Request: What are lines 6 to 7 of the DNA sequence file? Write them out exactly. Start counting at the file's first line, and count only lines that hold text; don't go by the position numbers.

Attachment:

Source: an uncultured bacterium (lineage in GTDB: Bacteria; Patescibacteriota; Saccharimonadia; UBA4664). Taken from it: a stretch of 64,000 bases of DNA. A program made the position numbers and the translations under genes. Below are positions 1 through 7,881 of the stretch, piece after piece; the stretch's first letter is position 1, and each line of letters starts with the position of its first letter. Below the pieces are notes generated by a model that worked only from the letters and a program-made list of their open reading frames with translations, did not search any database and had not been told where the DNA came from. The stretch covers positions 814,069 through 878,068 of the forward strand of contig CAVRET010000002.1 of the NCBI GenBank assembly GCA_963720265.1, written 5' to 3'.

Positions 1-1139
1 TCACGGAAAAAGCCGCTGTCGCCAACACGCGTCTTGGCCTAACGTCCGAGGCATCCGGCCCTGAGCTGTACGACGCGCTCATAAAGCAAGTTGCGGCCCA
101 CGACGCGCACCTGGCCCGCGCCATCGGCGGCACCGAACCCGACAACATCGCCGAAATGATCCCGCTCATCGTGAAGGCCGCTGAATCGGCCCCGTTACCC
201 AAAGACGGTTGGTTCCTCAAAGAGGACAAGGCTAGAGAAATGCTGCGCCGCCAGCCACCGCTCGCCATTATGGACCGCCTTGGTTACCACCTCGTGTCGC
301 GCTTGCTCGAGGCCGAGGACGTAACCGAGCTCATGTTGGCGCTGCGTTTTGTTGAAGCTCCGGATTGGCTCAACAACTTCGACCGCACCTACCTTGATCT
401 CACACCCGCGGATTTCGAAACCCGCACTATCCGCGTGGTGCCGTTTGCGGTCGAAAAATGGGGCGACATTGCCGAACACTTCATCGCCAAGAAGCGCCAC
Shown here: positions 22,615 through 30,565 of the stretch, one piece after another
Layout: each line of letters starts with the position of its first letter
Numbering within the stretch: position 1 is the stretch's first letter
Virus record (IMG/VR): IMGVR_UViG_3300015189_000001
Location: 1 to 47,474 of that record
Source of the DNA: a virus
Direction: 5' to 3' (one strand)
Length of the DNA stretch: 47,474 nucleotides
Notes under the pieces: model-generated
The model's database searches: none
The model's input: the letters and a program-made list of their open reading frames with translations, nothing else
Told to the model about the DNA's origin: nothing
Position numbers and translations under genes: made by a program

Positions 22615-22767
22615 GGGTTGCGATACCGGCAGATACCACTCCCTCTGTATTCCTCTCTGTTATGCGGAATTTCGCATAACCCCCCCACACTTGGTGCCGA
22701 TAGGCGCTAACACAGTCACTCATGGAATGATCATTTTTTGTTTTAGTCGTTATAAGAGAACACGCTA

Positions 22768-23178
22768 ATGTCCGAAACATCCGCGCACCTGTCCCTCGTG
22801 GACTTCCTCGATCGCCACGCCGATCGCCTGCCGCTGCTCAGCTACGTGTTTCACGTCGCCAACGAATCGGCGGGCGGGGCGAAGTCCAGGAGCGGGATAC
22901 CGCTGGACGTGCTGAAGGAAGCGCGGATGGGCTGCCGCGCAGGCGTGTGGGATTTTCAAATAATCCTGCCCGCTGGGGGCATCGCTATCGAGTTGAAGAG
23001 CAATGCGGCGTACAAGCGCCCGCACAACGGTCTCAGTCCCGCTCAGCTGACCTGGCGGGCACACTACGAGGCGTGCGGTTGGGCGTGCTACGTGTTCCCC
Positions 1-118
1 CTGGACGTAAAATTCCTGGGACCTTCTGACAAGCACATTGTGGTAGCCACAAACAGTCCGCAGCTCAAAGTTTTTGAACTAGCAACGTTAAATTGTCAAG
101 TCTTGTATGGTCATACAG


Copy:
301 GCTTGCTCGAGGCCGAGGACGTAACCGAGCTCATGTTGGCGCTGCGTTTTGTTGAAGCTCCGGATTGGCTCAACAACTTCGACCGCACCTACCTTGATCT
401 CACACCCGCGGATTTCGAAACCCGCACTATCCGCGTGGTGCCGTTTGCGGTCGAAAAATGGGGCGACATTGCCGAACACTTCATCGCCAAGAAGCGCCAC